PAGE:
Mock Law Discussion: (I am the Plaintiff for this discussion)
Wacky Motors Inc., a new and used car dealership, hired Steve Simpson to perform various duties, such as cleaning and gassing vehicles, moving vehicles from one lot to another and maintaining the showroom and vehicle lots. In this position, Steve had access to keys to the vehicle through an “ignition kiosk access process.” Under this process, a designated attendant, Cat Talley, keeps the keys in a restricted kiosk. When any employee wants to move a company vehicle, s/he must fill out a key “tag” or request form, which contains spaces for the date, time, stock number of vehicle, name of employee checking out the vehicle, and the destination of the vehicle. For example, the vehicle might be taken to a body shop for repairs or to a gas station, or to a company lot at a different location. Every time an employee checks out a vehicle, the reason must be for company business use. It was not necessary to put the expected return time on the tag, but if a vehicle was expected to be gone for a long time, this information was supposed to be put on the tag. Sometimes Cat fills the tag out for the employee. When the tag is completed, Cat adds the information from the tag to key control log, gives the keys to the employee who has requested them, and hangs the tag on the board in the control shack. When the vehicle is returned Cat crosses out the entry for the vehicle in the control log, replaces the keys, and removes the tag from the board. Sometimes vehicles are gone for more than one day, but a new page of the control entry is started each day. Some vehicles may be removed permanently if they are sold from another lot. In these cases, the managers of the other lots call to let Cat know that the vehicle will not be coming back. Sometimes employees would drive cars back and leave the keys with other employees. This practice was acceptable to the dealership.
One day Steve asked Cat if he could use a car for 30 minutes on his lunch break to go to his mother’s house. Cat told him it was okay as long as he brought it back because, otherwise, she could get in trouble. Steve took the car and left. On his way back to the dealership, Steve rear-ended a car stopped at a stop light, causing injuries to the driver and a passenger. Steve told a police officer at the scene of the accident that he was on a lunch break from his job and that he had permission to drive the car, but his boss was not aware he had the car.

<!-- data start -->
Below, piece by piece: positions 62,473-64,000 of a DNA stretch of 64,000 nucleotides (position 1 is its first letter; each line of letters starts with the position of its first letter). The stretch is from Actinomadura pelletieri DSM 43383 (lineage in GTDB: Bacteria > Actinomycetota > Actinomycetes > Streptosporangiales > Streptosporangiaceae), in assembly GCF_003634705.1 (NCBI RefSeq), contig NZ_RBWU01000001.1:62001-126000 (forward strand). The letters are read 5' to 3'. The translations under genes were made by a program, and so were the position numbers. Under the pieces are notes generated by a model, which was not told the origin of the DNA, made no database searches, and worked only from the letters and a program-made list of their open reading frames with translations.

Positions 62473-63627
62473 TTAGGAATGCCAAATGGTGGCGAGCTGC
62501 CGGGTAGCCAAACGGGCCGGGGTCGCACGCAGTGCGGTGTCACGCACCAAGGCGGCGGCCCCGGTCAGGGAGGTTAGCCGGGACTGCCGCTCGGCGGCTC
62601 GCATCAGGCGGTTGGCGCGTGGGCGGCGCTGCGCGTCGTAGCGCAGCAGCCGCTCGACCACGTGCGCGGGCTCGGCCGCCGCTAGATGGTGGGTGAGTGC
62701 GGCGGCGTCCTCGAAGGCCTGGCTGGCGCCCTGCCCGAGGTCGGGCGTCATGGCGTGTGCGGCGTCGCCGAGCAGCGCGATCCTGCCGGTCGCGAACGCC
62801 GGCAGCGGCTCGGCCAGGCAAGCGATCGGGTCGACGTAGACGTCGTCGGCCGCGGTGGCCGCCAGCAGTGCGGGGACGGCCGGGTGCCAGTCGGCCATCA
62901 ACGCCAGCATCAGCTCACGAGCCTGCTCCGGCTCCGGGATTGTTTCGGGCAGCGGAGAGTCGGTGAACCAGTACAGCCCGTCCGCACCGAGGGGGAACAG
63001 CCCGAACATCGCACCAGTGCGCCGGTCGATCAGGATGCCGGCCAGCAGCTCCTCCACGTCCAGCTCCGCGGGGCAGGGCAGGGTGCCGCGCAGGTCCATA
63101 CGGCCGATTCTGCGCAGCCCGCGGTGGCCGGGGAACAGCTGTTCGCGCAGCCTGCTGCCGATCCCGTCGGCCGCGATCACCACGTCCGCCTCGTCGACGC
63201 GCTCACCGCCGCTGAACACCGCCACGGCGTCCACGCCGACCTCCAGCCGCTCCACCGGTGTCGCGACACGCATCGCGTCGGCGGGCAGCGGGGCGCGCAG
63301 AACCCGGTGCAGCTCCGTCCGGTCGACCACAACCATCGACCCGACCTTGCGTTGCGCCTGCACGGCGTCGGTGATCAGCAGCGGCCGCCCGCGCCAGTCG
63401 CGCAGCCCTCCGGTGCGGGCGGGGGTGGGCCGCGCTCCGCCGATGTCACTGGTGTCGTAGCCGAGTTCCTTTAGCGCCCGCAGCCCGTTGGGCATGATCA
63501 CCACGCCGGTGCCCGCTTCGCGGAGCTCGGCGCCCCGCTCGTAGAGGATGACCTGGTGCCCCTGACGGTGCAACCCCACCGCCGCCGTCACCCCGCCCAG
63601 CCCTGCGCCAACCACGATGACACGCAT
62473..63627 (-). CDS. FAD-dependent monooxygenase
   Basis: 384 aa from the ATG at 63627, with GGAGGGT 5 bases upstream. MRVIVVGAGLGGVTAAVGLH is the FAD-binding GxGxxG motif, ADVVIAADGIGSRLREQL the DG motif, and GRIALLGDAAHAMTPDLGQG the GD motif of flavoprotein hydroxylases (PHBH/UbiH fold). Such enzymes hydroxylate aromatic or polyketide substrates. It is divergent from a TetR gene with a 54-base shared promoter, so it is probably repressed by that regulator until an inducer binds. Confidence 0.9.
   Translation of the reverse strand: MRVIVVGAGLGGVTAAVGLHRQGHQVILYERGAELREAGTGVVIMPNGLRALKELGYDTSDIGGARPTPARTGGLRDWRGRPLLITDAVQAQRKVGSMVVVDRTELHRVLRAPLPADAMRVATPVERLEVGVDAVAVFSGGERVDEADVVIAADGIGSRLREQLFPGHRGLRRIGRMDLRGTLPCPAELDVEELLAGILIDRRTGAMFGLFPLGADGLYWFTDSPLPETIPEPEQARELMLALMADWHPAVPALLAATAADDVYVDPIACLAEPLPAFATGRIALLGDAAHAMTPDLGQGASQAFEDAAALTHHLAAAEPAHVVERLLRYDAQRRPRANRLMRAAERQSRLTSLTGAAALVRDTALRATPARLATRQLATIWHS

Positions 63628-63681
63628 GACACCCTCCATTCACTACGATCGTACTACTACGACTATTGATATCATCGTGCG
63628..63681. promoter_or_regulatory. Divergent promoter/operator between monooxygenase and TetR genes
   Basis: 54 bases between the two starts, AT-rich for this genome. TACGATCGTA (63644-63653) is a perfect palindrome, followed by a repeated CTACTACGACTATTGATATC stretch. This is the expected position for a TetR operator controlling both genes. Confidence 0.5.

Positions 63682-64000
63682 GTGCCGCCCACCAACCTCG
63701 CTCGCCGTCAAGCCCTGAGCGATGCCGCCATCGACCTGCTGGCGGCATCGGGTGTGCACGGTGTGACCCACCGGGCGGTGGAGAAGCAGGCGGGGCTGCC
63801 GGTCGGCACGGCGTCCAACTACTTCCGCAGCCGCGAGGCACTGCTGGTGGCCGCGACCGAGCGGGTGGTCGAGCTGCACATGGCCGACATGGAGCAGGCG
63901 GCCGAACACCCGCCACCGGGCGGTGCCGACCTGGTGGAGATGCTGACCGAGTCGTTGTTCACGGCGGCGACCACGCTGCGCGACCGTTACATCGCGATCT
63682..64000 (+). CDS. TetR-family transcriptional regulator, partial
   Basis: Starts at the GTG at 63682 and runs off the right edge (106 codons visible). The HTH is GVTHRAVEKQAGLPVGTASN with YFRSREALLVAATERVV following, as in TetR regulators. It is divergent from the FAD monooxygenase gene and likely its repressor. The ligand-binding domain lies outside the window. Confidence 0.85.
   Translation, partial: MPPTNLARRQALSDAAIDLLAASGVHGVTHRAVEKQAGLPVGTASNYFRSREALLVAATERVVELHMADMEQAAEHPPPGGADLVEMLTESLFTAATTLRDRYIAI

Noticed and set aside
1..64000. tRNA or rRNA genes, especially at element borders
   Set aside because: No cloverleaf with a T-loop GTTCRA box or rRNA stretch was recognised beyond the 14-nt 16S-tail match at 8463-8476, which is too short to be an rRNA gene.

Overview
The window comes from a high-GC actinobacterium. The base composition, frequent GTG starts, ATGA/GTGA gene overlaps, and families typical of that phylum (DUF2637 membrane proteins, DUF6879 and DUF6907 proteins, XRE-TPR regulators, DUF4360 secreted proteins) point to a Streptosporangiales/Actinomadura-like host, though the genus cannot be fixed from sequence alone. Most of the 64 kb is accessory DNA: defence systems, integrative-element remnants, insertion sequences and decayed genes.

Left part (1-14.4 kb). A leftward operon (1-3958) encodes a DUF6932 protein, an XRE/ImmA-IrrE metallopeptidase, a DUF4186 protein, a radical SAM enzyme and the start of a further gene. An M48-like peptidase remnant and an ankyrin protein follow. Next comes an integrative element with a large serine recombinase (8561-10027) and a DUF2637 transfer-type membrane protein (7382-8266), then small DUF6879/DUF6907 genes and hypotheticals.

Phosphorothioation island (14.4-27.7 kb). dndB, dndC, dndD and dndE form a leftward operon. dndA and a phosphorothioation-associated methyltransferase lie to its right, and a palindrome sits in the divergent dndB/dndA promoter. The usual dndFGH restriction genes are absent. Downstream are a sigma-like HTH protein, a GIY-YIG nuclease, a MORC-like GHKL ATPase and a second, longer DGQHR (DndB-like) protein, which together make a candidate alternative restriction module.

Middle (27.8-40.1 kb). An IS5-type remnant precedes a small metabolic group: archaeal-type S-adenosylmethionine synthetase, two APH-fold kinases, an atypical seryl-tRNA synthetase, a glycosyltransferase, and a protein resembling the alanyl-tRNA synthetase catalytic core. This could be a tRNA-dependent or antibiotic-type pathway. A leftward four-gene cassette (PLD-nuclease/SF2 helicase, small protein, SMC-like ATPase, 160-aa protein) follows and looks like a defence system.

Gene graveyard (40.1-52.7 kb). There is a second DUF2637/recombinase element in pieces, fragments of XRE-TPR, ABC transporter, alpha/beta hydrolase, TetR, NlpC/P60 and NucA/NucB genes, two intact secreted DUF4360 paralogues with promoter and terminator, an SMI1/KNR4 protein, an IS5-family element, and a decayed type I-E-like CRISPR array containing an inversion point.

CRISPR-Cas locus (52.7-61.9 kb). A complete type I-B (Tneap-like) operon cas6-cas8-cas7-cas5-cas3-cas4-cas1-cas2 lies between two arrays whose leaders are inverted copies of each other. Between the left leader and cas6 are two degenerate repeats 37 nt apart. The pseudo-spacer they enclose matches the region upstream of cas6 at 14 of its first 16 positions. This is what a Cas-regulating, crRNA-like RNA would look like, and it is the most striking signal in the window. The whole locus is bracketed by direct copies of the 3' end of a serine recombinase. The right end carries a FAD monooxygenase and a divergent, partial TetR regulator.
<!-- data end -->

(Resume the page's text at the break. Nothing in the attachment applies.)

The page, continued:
The plaintiffs, driver and passenger, sued the car dealership on the grounds that it was responsible for the injuries caused by Steve.
If you are the Plaintiffs’ attorney or Defendant’s attorney, please post a well-reasoned argumentative analysis to support your client’s position, taking into account tort, agency, employment, and any other law that may be applicable. Use the law as set forth in your textbook to analyze these issues. Please clearly identify which party you are representing in your post. Post your argument by 11:59pm EST on Friday.
Board of Directors Role Playing Discussion: ( I am the CEO for this discussion)
For this discussion, every student will be emailed a role to play on the board of directors. Read the attached case, “The Panalba Decision.” As a member of the board, you must help to reach a decision at today’s meeting (in this discussion). The Chairperson of the Board, Dr. UpJohn, has provided the case background information to each board member. Your task is to select one of the five alternatives from the “Panalba Decision” for:
(1) The U.S. market; and
(2) assuming the FDA does ultimately ban Panalba in the U.S., the foreign market (which will not be affected by the ban).
You will be assigned a role on UpJohn’s Board. Read your role and act as if you were actually in that role. The roles all differ, so do not directly discuss your role with other board members until you post your discussion when you can then identify who you are. Based on your role, write a 400-500 word argument for the alternative you will choose for (1) the U.S. market, and (2) the foreign market (you can choose the same or different alternatives for (1) and (2)).
MY ROLE for response below
- Inside Director: Chief Executive Officer – as the CEO of Upjohn Corporation, you are most concerned with profits. You do not believe any product made and tested by your company could be harmful, and do not want the company’s reputation harmed by Panalba. Complicating things, you also own thousands of stock options which you can only profit from if the company’s stock continues to rise.
*The Panelba Decision for this response is attached”